Standard deposit bonds are mostly one size fits all. And what I mean, it’s 10% at call, mostly short term and mostly backed by a mortgage, or a proven ability to pay. The Downsizer Bond differs very slightly in that it’s a much more consumer friendly product, because we qualify the net equity position in the way that I’ve described before. And because we know that our downsizers are proven to have 100% of the purchase price in their current dwelling, we’ve been able to greatly reduce the price. And the second thing that we’ve been able to do with our insurer or our bond provider, I should say, is we have this thing of a double trigger. And the double trigger is this; if Mark buys a million dollar property off the plan and two years from settlement, or a two-year build, Downsizer engages Mark to say, “Hey, your new property is almost ready.”
If Mark walks away at that point in time for any reason, normally a standard deposit bond is at call 10%. The fund is like that, and the developers obviously love that. But on a consumer standpoint, if in a growing market the developer tears up the contract and sells it for $1.5 million, the developers doing pretty well and shouldn’t really call on the bond. So the Downsizer Bond only pays out on a double trigger for a loss, so that has the impact of greatly reducing the risk and therefore reducing the price. But we offer, to be clear, we offer bonds right across the board, whether someone has a 300% equity in their dwelling or 50% of their dwelling, we can still find solutions for it.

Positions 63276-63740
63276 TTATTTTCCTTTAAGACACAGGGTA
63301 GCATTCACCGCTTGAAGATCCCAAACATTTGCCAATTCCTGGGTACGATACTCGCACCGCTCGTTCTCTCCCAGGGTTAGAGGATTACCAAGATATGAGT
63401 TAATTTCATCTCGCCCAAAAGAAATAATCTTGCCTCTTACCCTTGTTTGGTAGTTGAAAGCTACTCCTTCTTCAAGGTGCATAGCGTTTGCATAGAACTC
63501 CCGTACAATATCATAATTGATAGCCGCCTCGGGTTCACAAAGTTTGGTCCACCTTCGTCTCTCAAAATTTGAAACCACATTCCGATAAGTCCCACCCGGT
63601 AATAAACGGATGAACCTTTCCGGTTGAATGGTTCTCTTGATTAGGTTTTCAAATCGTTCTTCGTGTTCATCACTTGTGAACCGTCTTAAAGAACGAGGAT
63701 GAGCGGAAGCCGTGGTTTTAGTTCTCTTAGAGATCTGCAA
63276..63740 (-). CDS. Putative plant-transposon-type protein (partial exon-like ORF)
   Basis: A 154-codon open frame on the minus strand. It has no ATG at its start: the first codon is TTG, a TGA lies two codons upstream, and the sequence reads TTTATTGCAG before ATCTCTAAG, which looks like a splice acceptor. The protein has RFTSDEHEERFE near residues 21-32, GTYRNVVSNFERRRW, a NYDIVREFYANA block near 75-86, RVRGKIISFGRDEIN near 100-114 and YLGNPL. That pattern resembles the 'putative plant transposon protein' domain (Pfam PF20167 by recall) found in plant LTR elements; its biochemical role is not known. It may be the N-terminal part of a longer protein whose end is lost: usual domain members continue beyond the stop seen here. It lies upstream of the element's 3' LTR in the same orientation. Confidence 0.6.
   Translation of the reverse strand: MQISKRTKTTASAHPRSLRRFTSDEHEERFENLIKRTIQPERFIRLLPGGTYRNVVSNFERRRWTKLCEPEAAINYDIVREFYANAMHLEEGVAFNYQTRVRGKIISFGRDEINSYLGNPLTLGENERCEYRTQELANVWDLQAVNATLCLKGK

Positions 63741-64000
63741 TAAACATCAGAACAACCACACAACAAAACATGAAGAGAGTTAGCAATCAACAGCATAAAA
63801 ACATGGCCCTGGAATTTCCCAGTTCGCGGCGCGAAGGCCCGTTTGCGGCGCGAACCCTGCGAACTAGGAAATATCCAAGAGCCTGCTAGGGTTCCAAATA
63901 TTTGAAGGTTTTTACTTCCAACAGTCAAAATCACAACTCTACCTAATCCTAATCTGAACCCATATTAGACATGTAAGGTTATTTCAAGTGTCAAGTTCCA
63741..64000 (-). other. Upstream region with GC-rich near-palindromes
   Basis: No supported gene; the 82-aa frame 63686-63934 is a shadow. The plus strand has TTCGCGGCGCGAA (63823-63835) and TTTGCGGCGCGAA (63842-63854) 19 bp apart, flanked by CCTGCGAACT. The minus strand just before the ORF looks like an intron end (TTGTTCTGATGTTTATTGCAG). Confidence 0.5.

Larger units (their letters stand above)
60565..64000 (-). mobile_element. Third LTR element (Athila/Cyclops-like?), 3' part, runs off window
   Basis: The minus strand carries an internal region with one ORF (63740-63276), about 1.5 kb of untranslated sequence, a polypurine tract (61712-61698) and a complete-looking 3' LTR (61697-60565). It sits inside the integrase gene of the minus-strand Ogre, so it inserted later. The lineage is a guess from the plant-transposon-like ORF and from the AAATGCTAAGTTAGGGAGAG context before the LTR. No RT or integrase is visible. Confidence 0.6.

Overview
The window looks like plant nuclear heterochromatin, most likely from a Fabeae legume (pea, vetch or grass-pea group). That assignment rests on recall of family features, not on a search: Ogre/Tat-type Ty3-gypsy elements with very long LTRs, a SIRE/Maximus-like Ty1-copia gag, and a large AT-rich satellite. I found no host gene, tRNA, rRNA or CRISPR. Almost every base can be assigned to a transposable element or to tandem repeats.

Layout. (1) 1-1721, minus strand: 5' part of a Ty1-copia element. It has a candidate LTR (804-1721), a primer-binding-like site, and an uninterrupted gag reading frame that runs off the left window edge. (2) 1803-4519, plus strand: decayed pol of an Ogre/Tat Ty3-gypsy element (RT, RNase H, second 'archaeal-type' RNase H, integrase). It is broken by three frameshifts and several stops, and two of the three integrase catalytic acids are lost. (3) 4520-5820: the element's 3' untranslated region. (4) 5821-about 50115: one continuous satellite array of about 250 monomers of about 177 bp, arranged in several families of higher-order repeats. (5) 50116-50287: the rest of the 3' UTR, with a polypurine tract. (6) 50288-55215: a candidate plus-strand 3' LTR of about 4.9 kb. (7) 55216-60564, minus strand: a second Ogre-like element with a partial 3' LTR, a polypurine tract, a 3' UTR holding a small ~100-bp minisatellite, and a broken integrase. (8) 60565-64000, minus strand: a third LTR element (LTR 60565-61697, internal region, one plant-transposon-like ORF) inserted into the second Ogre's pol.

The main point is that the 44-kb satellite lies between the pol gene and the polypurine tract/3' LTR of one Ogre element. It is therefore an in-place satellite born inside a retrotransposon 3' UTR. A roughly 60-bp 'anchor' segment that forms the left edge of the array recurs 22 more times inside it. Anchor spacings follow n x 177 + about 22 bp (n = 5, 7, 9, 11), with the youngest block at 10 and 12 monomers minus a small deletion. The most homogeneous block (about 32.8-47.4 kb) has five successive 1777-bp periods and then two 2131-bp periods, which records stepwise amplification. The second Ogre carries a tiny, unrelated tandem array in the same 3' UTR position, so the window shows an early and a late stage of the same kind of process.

Anthony Denman:
We talked about before, we talked about growing up on the Isle of Man and becoming a boat builder or should have become a boat builder. Did you ever imagine that you would one day be a real estate agent or pseudo real estate agent?

Mark Macduffie:
Yeah, it’s definitely not something that I woke up every day thinking about. And I don’t have the blue suit uniform for Saturday open houses.

Anthony Denman:
Do you have the Porsche?

Mark Macduffie:
Far from it. Far from it. No, I did not set out to be a real estate agent. I’ve always been interested in property. Again, I’m a massive sports fan, so if you arrive in Australia where it is a national sport, then you could just call me a sports fan.

Anthony Denman:
Yeah, that’s pretty funny actually. I got that television commercial where they say, I think it’s for Tab, and they’re debating what’s Australia’s national sport, which is, by the way, which I do believe, and I concur with the creative outcome on that campaign that it is cricket, is our national sport. But yeah, I guess property wouldn’t be too far behind. Did you ever play cricket?

Mark Macduffie:
Funny story. I was obviously born in Glasgow, so I’m Scottish and I got selected for the island, equivalent of state, under-16s cricket team. My cricket whites were hanging up in the backyard and my dad came home. And let’s just say there was a few Glaswegian expletives that were basically saying, “No way, as a son, playing cricket. No way.” So the cricket whites were hidden after that. But yeah, I played cricket when I was younger.

Anthony Denman:
Why not? What’s wrong with cricket?

Mark Macduffie: